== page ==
Space. Over the past six months, I’ve become quite intimate with and have formed a new relationship with space. Beyond the space that I live in, how does space affect my work, how does space affect my spirit?
In preparing to film Theatre Roscius’ two new short films I needed to give myself space to think, absorb, and manifest in a pure manner. I had to find a way to trust that space is holding me up, that pushing forward in my own way was/is allowed. I had to give myself space from the collective so that my true voice could ring through all the noise. Space gave me room to breathe. It’s easy to fall back into a familiar pattern with space, to sink into a routine with her and dance in circles but I pushed myself to not succumb to her lyrical wooing in my ear. I stayed focused on the clearing of space. To keep only what I need and to let all else go.
Space has allowed me to shed dead weight and to mourn stale ideas, break away from stagnant actions and false words, and to treat my own voice with care. Space has widened – space has freed my spirit. Space has shown me to accept I cannot control and should not engage in everything. I’m practicing leaving space for the unknown, a wonderful challenge within the work and life.
Space continues to give me the confidence to not hold back who I am, to believe that thrusting all that I am into all I create reveals hidden pieces of myself but also helps me know when to take what I need and dares me to center my work without compromising my voice. Space has spread my work wide open and revealed to me how I have always been building a sustainable practice from the ground up.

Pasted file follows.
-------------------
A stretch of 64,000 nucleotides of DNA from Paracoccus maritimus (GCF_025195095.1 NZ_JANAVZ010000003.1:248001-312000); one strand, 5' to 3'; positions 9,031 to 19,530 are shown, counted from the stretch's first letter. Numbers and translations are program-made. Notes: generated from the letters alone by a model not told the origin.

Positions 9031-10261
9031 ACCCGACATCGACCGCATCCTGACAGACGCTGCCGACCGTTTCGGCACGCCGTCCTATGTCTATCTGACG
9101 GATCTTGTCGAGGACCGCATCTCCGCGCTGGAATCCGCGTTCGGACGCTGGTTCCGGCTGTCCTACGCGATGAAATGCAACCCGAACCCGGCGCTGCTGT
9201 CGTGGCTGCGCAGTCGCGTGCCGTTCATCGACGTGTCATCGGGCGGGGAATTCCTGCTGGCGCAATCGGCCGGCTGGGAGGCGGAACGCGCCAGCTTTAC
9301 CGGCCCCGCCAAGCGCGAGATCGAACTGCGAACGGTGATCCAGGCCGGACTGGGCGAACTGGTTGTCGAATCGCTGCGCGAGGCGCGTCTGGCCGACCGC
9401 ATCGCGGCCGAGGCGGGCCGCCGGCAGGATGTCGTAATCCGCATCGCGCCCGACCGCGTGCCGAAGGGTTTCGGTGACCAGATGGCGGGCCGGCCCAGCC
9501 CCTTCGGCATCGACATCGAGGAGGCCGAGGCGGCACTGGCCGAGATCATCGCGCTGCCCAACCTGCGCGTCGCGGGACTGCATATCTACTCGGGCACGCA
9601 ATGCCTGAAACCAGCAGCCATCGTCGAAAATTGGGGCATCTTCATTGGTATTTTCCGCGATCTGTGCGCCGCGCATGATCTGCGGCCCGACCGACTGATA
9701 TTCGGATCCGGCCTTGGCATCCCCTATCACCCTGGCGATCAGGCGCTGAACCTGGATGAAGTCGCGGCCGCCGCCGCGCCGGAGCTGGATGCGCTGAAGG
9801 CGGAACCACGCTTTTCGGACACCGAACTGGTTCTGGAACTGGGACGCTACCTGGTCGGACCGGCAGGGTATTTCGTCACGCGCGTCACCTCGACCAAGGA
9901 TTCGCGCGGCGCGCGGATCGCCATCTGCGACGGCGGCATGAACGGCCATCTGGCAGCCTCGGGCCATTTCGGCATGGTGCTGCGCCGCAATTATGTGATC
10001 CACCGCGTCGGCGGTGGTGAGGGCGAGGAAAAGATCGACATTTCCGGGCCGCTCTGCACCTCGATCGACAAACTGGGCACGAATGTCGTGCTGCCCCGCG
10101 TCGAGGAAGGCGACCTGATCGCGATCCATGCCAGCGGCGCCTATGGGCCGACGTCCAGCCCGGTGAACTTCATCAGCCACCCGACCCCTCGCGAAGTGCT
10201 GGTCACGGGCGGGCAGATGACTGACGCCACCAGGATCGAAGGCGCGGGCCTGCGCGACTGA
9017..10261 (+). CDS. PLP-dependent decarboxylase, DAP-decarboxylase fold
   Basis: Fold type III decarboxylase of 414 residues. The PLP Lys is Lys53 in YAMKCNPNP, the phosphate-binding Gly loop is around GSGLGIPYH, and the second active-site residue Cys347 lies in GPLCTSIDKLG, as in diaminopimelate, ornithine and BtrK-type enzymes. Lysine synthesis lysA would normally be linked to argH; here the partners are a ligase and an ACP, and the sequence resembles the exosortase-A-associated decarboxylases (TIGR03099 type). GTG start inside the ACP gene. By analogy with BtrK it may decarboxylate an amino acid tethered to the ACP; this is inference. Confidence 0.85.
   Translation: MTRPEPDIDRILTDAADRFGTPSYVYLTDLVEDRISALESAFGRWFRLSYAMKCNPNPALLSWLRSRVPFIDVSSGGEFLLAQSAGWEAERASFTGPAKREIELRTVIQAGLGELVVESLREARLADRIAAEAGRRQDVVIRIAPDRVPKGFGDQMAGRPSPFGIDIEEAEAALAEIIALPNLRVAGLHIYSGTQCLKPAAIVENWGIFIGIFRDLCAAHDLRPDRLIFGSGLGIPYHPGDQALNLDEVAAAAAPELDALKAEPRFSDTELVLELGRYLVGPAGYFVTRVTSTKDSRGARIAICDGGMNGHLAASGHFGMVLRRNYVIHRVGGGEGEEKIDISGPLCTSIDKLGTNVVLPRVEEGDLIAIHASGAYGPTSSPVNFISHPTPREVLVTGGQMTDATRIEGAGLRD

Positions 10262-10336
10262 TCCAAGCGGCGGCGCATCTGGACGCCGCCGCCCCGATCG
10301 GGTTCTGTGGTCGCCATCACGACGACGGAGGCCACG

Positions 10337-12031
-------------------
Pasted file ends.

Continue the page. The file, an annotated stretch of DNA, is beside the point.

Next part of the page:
Space has given me the opportunity to blaze my own trail, to not follow the collective, to see that my work exists between here and there, and that I am a grassroots artist whose work only flourishes if I’m aware of what disrupts my community from thriving as a whole.
Space reminds me I can go beyond my body, beyond my skin, and out my flesh. Space reminds me that making way for clarity is practice. Space reminded me that I’m building an ode to the future now. That Afro-nowism is alive and thriving. Space reveals that my body of work exists because I continued when there was/is no space for me to be a heterogeneous Black Artist.
Space has disrupted how I engage + evaluate artistic relationships while expanding and elevating my work. Yet, most importantly space made way for me to question, test, and push myself honestly in order to continue to build a sustainable art practice.
As British Artist Phyllida Barlow so inquisitively states, “The spaces, the silences in between, are as much a component of the work as the thing itself.” Leave space to adjust yourself. Trust in the space between what you know and do not understand.
One thought on “Phase 1: Space”
I love this! Thank you for such an inspiring perspective!
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